Seven Dawn of the DCU questions and observations

·7 min read
 Dawn of the DCU
Dawn of the DCU

What stands out about DC's September 14 announcement of what appears to be its next editorial era - Dawn of the DCU - is how little the publisher actually revealed.

To be fair, the news was ostensibly the announcement of the final chapter of the current Dark Crisis on Infinite Earths, but superhero comic book publishing at DC and Marvel Comic is one big, perpetual relay race. Every last leg of an editorial event also involves the passing of the baton to the next story event at the same time, and we've got a ton of thoughts and questions about what's next after the return of "infinite Earths" to the DC Universe beginning in January.

Some of the mostly brief copy and images do provide some launching points to talk about what's next, so here are seven of our thoughts on and questions about what's to come in Dawn of the DCU:

How will the 'Dawn of the DCU complement (or not) the New Golden Age that was announced last month?

Justice Society of America #2 cover
Justice Society of America #2 cover

Justice Society of America #2 cover (Image credit: DC)

If case you missed it (but if you're reading this you likely didn't), the New Golden Age is the Geoff Johns-driven, post-Flashpoint Beyond, now-seemingly sub-editorial initiative that features the long-awaited return of the Justice Society of America and Stargirl to prominence in the DCU.

What we know of the new Golden Age so far does involve the return of characters from DC's pre-Crisis past. The most recent issue of Flashpoint Beyond takes place post-Dark Crisis, so how the New Golden Age and Dawn of the DCU complement or conflict with one another will be something to watch.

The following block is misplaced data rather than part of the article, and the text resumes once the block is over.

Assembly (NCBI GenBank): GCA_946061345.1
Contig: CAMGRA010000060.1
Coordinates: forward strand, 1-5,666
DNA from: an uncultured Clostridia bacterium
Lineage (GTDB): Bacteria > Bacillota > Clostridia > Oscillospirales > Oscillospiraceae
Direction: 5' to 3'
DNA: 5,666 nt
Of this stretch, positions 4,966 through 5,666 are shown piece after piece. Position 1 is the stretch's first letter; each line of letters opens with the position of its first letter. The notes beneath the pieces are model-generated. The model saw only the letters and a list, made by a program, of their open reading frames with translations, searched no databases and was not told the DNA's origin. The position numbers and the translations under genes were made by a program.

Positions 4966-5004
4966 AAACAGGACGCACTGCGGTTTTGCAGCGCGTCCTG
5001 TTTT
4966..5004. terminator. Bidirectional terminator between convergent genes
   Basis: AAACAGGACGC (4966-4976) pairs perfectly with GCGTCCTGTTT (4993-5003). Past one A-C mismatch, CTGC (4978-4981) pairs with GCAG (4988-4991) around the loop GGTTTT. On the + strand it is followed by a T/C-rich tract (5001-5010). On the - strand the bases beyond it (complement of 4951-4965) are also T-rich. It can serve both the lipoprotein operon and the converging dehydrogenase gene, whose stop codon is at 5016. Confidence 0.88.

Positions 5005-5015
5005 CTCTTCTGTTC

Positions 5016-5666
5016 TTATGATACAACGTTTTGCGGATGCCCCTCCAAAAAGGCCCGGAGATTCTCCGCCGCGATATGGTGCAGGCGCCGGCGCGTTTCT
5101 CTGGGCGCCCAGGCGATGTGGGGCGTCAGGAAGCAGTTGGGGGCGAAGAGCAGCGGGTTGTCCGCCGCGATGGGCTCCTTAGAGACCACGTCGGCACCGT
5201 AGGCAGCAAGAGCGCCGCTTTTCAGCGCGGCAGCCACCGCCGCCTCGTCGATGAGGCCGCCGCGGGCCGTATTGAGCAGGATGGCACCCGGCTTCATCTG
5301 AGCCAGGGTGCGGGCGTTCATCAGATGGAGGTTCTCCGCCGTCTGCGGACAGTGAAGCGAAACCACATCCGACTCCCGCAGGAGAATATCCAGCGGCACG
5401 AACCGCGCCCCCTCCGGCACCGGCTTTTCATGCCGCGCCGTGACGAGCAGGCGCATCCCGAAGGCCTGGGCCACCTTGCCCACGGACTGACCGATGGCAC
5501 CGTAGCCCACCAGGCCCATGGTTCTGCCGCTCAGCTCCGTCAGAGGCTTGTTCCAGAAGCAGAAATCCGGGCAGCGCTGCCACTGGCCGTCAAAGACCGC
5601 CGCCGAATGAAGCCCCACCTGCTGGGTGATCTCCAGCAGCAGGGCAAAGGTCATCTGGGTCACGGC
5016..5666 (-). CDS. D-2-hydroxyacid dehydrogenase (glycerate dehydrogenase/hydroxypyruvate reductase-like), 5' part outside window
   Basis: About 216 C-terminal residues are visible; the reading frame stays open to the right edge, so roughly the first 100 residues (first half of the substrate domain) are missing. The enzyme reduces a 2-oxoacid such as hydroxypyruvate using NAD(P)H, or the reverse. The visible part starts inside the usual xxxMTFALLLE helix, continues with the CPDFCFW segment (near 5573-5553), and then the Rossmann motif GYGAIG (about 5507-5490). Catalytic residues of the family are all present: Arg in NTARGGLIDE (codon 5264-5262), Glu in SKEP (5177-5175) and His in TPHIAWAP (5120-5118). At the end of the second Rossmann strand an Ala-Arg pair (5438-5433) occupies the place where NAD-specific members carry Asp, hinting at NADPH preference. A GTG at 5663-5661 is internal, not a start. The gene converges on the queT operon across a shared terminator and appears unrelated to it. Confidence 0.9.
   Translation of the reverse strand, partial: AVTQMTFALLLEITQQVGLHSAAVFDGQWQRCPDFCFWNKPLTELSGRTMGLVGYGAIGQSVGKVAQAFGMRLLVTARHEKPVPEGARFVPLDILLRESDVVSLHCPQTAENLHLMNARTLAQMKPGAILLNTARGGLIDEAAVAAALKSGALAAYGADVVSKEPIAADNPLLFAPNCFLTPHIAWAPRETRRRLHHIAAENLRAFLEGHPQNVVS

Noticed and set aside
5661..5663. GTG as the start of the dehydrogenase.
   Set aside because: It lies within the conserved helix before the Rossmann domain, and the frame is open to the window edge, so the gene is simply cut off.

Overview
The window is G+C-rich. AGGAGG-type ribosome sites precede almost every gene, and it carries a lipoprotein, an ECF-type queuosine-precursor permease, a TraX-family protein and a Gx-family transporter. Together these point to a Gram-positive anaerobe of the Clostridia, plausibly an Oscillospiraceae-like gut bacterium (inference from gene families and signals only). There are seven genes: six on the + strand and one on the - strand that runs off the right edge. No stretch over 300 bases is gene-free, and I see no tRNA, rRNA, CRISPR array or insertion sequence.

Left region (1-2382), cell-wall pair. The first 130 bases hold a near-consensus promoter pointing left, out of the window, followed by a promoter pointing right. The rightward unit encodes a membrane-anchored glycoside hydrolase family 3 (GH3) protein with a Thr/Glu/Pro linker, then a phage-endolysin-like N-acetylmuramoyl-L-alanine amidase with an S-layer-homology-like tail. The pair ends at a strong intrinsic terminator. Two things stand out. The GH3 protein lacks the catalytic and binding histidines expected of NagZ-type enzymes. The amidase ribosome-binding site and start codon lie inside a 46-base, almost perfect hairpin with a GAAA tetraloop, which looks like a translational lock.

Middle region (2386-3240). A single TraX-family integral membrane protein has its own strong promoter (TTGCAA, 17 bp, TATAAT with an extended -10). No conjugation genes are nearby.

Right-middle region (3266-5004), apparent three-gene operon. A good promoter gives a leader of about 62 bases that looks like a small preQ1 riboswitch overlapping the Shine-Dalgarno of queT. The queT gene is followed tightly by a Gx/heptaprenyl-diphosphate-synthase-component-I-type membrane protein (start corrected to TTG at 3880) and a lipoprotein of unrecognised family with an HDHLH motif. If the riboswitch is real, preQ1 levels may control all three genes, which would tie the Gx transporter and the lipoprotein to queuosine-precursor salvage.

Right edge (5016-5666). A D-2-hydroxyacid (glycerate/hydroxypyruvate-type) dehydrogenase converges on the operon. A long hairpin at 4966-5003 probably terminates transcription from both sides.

Who will be the creative driving force of Dawn of the DCU?

Writer Scott Snyder, as the author of the two Dark Metal event series, was arguably the biggest creative driver of the 'Rebirth' era. Writer Joshua Williamson was inarguably the bus driver of the 'Infinite Frontier' era, as a writer of four of the major events of the period (Infinite Frontier, Justice League Incarnate, Shadow War, and Dark Crisis on Infinite Earths), along with a run on the flagship Batman series.

It does not seem coincidental Williamson just announced new creator-owned content to be published on Substack just days before DC announced the Dark Crisis finale.

Don't be surprised to see Williamson dial down what's been an uber-prolific DC profile the last two years. And if that happens, who (if anyone) will emerge as the voice of DC events remains to be seen.

Interestingly, only Williamson and his Dark Crisis art partner Daniel Sampere are heard from in the DC announcement for Dawn of the DCU. It doesn't even contain a quote by editor-in-chief Marie Javins or publisher Jim Lee.

For the time being, Dawn of the DCU is something of a creative blank slate, which will undoubtedly be rectified over the next month.

That said...

Who is present (and not) on the cover art probably says something about Dawn of the DCU

Dark Crisis on Infinite Earths #7 variant cover
Dark Crisis on Infinite Earths #7 variant cover

Dark Crisis on Infinite Earths #7 variant cover (Image credit: DC)

Who isn't present? Conspicuously (at least if you ask us) any of the colloquially '5G' heroes. We're talking Jonathan Kent, Nubia, Yara Flor, Jace Fox, Jo Mullein, Jackson Hyde, etc...

Even current Justice League stalwarts John Stewart and Hawkgirl are absent.

Who is? The classic 'Big Six' of Clark Kent, Bruce Wayne, Diana of Themyscira, Arthur Curry, Hal Jordan, and (presumably) Barry Allen, along with Nightwing, Starfire, and Cyborg of the classic New Teen Titans era (Newsarama previously suggested the reemergence of that team made a ton of sense for Dark Crisis) and Shazam!

It seems Billy Batson will take on this role again and Mary Bromfield's time as the Champion of Shazam! will be short-lived, at least as a solo act.

That seems to signal DC will be relying on its most classic characters in the new era.

And then there are the two variant cover appearances of the Superman/Batman hybrid from writer Mark Waid's World's Finest: Batman/Superman series, which raises questions that deserve their own space.

And speaking of those Mora cover images...

The Brave and the Bold ... again?

Dark Crisis on Infinite Earths #7 variant cover
Dark Crisis on Infinite Earths #7 variant cover

Dark Crisis on Infinite Earths #7 variant cover (Image credit: DC)